For decades, for example, the Republicans have been able to harness the support of the poor, uninsured white working class in attacking any means to improve upon the skeletal provision of free healthcare, ditto tax rises, trade union rights etc.

There has been much talk of the need for the Republican party in the wake of Obama 2.0 to undertake a fundamental review its core beliefs and values, not least in its stance on issues of gender and immigration. How this process can commence with an inherently congential inability to engage with hard, inconvenient truths one can only wonder.

Anyway, read the Krugman piece and see if you can figure out the answer - and treat yourself to more of his writing via the link to the original article in the New York Times:

Earlier this week, GQ magazine published an interview with Senator Marco Rubio, whom many consider a contender for the 2016 Republican presidential nomination, in which Mr. Rubio was asked how old the earth is. After declaring “I’m not a scientist, man,” the senator went into desperate evasive action, ending with the declaration that “it’s one of the great mysteries.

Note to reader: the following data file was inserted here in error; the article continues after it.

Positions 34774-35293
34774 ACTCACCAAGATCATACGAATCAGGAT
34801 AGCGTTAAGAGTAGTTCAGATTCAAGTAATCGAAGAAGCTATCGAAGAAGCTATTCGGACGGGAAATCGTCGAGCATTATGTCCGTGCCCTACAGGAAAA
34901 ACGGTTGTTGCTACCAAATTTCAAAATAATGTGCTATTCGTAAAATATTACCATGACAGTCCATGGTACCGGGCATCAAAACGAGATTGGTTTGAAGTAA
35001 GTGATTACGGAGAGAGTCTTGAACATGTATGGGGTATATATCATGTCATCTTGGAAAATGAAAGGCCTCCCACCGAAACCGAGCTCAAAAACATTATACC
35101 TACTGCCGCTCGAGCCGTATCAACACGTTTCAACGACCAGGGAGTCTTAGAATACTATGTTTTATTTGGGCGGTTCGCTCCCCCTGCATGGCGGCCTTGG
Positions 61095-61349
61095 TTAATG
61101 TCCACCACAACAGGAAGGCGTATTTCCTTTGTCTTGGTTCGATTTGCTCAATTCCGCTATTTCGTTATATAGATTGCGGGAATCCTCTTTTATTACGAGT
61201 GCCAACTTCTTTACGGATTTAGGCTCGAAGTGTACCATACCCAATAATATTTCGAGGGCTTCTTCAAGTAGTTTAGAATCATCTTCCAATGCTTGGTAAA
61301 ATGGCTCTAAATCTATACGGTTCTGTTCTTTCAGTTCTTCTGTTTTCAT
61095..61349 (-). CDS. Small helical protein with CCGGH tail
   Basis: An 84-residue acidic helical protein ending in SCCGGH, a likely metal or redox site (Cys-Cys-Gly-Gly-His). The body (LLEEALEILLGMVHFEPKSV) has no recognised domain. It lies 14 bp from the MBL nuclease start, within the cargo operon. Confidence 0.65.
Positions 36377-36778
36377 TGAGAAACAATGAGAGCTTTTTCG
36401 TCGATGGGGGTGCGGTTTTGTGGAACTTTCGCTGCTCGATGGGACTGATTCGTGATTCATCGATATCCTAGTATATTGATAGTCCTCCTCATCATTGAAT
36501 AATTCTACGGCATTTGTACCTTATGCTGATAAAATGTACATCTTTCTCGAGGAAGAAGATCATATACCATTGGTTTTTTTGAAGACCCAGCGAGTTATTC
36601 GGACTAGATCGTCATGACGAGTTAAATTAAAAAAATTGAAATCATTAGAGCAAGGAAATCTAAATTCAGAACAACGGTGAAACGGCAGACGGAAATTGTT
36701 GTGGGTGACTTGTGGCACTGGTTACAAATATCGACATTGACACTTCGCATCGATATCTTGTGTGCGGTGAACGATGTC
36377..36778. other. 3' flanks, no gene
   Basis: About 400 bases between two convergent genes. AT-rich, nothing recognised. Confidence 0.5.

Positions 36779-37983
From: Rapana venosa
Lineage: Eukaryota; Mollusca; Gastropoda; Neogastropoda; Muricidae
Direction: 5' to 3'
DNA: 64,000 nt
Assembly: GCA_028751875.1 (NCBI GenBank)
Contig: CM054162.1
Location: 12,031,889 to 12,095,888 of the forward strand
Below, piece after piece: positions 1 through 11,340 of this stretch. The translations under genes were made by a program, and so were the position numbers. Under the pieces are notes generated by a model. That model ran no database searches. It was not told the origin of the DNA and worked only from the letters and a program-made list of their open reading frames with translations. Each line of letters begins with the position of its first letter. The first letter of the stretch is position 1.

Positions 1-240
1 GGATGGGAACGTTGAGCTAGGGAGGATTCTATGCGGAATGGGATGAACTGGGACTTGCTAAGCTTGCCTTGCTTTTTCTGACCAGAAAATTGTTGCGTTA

It’s funny stuff, and conservatives would like us to forget about it as soon as possible. Hey, they say, he was just pandering to likely voters in the 2016 Republican primaries — a claim that for some reason is supposed to comfort us.

But we shouldn’t let go that easily. Reading Mr. Rubio’s interview is like driving through a deeply eroded canyon; all at once, you can clearly see what lies below the superficial landscape. Like striated rock beds that speak of deep time, his inability to acknowledge scientific evidence speaks of the anti-rational mind-set that has taken over his political party.

By the way, that question didn’t come out of the blue. As speaker of the Florida House of Representatives, Mr. Rubio provided powerful aid to creationists trying to water down science education. In one interview, he compared the teaching of evolution to Communist indoctrination tactics — although he graciously added that “I’m not equating the evolution people with Fidel Castro.” Gee, thanks.

What was Mr. Rubio’s complaint about science teaching? That it might undermine children’s faith in what their parents told them to believe. And right there you have the modern G.O.P.’s attitude, not just toward biology, but toward everything: If evidence seems to contradict faith, suppress the evidence.

The most obvious example other than evolution is man-made climate change. As the evidence for a warming planet becomes ever stronger — and ever scarier — the G.O.P. has buried deeper into denial, into assertions that the whole thing is a hoax concocted by a vast conspiracy of scientists. And this denial has been accompanied by frantic efforts to silence and punish anyone reporting the inconvenient facts.